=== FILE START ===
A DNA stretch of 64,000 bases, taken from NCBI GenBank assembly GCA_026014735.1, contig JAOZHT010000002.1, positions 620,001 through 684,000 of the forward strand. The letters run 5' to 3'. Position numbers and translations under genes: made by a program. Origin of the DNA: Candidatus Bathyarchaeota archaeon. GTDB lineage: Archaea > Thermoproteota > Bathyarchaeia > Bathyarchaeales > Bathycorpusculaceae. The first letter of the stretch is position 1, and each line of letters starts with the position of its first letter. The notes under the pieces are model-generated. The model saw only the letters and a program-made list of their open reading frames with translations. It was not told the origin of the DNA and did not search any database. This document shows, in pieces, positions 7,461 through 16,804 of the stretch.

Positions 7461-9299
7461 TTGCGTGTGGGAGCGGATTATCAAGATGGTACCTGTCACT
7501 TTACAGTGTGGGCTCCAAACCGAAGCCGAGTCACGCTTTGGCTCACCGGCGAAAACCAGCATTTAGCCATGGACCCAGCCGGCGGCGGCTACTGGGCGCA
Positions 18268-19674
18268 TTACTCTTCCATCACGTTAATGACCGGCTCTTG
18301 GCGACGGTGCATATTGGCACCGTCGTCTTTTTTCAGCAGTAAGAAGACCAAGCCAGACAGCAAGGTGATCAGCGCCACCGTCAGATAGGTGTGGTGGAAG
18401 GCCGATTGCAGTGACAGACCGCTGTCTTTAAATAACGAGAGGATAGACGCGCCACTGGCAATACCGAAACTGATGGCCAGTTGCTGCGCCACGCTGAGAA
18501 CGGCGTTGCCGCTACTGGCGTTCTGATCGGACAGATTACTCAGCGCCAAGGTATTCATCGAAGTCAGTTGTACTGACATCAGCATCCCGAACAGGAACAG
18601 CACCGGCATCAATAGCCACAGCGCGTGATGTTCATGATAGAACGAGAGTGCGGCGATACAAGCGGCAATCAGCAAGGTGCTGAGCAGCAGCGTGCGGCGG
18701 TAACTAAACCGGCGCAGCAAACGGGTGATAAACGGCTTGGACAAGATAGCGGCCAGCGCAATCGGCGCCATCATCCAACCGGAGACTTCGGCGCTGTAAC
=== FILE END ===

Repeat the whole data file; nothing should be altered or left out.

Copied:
A DNA stretch of 64,000 bases, taken from NCBI GenBank assembly GCA_026014735.1, contig JAOZHT010000002.1, positions 620,001 through 684,000 of the forward strand. The letters run 5' to 3'. Position numbers and translations under genes: made by a program. Origin of the DNA: Candidatus Bathyarchaeota archaeon. GTDB lineage: Archaea > Thermoproteota > Bathyarchaeia > Bathyarchaeales > Bathycorpusculaceae. The first letter of the stretch is position 1, and each line of letters starts with the position of its first letter. The notes under the pieces are model-generated. The model saw only the letters and a program-made list of their open reading frames with translations. It was not told the origin of the DNA and did not search any database. This document shows, in pieces, positions 7,461 through 16,804 of the stretch.

Positions 7461-9299
7461 TTGCGTGTGGGAGCGGATTATCAAGATGGTACCTGTCACT
7501 TTACAGTGTGGGCTCCAAACCGAAGCCGAGTCACGCTTTGGCTCACCGGCGAAAACCAGCATTTAGCCATGGACCCAGCCGGCGGCGGCTACTGGGCGCA
Positions 18268-19674
18268 TTACTCTTCCATCACGTTAATGACCGGCTCTTG
18301 GCGACGGTGCATATTGGCACCGTCGTCTTTTTTCAGCAGTAAGAAGACCAAGCCAGACAGCAAGGTGATCAGCGCCACCGTCAGATAGGTGTGGTGGAAG
18401 GCCGATTGCAGTGACAGACCGCTGTCTTTAAATAACGAGAGGATAGACGCGCCACTGGCAATACCGAAACTGATGGCCAGTTGCTGCGCCACGCTGAGAA
18501 CGGCGTTGCCGCTACTGGCGTTCTGATCGGACAGATTACTCAGCGCCAAGGTATTCATCGAAGTCAGTTGTACTGACATCAGCATCCCGAACAGGAACAG
18601 CACCGGCATCAATAGCCACAGCGCGTGATGTTCATGATAGAACGAGAGTGCGGCGATACAAGCGGCAATCAGCAAGGTGCTGAGCAGCAGCGTGCGGCGG
18701 TAACTAAACCGGCGCAGCAAACGGGTGATAAACGGCTTGGACAAGATAGCGGCCAGCGCAATCGGCGCCATCATCCAACCGGAGACTTCGGCGCTGTAAC